Expert Music Career Advice For DIY Musicians

Keep Calm and Clean Up Your Data

Features, Digital & Tech

May 16, 2014 09:30 AM

Aaron Ford

clean_up_your_data_music_distribution_

Aaron Ford runs the Digital Advertising department for music distribution company The Orchard. He also releases records and manages artists under Lost Colony Music. He has previously worked for Sony Music and Grooveshark.

“The State Of The New Music Industry”

“Streaming Cannibalizes Downloads”

“Pandora Steals From Songwriters”

Sound familiar? These are just a few of the headlines you may come across while you’re trying to gain actionable insights into what it takes to create a sustainable career as a musician, label or songwriter. It might not sound sexy, but aside from being damn good at what you do, none of these buzz topics matter as much as metadata, binding agreements, recordkeeping and other non-controversial topics.

Yes, you read that right. These are the issues that can affect everything from editorial placement to your relationships to the discoverability of your music, not to mention the actual money you need to survive.

As we – “the music business” as a whole – shift focus from selling units to monetizing engagement, all revenue streams available to you can only be accounted for correctly through metadata. Metadata is the information that accompanies your album, song or other item. This information is inextricable from your work and is used for everything from categorization to payment, including information like: performer, composer, record label, release date, etc. And while we’re talking accounting, keeping accurate records is paramount to your success as an artist. An improper or lackadaisical approach to these elements could result in a complete meltdown of your music industry career. I don’t want this, Sonicbids doesn’t want this, and you definitely don’t want this.

So here are three tips to ensure that you are not completely blowing it:

1. Keep historical records.

No piece of information is too minute. Use Google Sheets or even a more robust project management tool to record events such as “recorded vocals in Alex’s closet on October 13, 2015.” It’ll take two seconds and will be invaluable when it’s time to complete your liner notes.

2. Have contracts for everything.

Handshake deals are great – heartwarming, even – and are built around trust. You should definitely shake hands… and then sign a contract. This doesn’t have to be awkward. In fact, it can be fun! I never leave home without Shake, an app with a signature mechanism that creates a legally binding agreement and distributes the executed document to the parties involved. When entering songwriting splits for your distributor, performing rights organization or music publisher, it may come in handy to have an inarguable and fully executed document. It may also save a valuable working relationship.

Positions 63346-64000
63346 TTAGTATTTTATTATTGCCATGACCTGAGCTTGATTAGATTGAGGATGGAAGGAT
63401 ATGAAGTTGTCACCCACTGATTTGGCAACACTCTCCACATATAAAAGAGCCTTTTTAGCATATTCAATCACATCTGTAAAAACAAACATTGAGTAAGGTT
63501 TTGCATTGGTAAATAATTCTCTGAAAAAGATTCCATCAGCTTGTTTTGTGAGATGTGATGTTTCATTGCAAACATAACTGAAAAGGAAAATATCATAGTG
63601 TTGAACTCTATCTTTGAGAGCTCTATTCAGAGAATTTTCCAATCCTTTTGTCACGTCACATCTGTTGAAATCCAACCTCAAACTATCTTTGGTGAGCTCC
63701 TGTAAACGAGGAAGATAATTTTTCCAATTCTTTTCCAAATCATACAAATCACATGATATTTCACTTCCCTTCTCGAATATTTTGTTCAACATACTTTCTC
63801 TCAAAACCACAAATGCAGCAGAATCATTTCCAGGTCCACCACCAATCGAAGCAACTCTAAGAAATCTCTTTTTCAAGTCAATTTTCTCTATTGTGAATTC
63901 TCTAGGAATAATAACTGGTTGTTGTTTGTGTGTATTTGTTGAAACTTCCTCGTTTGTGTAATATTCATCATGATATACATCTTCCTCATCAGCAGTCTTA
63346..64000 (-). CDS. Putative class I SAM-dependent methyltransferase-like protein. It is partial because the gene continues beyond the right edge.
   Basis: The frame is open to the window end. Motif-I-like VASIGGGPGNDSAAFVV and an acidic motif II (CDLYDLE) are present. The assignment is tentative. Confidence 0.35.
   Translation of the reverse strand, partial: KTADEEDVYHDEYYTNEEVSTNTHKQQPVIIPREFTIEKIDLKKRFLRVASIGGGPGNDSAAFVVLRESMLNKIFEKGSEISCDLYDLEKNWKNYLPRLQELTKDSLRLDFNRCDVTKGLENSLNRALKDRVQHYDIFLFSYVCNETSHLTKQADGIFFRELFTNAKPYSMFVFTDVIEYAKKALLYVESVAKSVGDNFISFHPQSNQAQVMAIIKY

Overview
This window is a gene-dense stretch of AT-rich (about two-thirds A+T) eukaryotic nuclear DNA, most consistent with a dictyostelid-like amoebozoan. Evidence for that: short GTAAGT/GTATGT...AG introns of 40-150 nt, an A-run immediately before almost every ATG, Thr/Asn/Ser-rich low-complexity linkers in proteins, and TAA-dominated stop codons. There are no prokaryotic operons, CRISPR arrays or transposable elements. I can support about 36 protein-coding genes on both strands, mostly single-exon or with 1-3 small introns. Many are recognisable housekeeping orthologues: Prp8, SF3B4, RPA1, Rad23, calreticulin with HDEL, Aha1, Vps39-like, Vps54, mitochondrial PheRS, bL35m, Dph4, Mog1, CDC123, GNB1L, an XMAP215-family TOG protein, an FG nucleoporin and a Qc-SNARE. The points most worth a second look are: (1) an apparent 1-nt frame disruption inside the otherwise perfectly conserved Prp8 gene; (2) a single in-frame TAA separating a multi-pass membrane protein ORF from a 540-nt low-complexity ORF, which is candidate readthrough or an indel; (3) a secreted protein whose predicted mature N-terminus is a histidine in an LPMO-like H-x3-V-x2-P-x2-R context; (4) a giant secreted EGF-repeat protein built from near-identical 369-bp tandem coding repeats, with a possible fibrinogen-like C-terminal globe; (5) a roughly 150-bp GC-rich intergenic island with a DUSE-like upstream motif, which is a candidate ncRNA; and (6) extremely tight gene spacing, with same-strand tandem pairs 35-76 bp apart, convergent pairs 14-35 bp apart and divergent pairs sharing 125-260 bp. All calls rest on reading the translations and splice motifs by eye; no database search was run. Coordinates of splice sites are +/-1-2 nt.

3. Create accurate metadata.

Learn, understand and apply key metadata terms because your life depends on it. Your distributor can’t deliver the right information to services and help you get paid (from all sources) without you knowing what these terms mean. Even if some services out there have been incorrectly applying metadata, that’s no excuse for you to ignore it. Here is a sampling of what you need to include:

  • International Standard Recording Code (ISRC): Each of your songs should have a unique ISRC, which gets you paid by song download services, streaming services and internet radio services. ISRCs should be automatically generated by your distributor.
  • Universal Product Code (UPC): Each release of your album should have its own UPC. For example, the CD, digital and vinyl releases should have their own UPCs and each should be registered with Soundscan.
  • Recording copyright refers to the copyright in the sound recording. The sound recording copyright occurs at the moment you have created said recording. I recommend that you register this copyright with the Library of Congress.
  • Content/composition copyright© refers to the package in which the recording is contained (including digital) i.e. order of tracks, artwork, any text used, etc. As with the recording copyright, it exists the moment it is created, but it is highly recommended that you register it.
  • Publishers
  • Writers

Your art itself is the single most important piece of this puzzle. It is so important that you should spend extra time mastering these and other concepts to maximize your art’s value. Many times, these missing links between creator and distributor create inconsistencies, or worse, loss of revenue. Being a total pro in this industry is in the details, and you owe it to yourself to make sure you are creating as much of your own destiny as possible.

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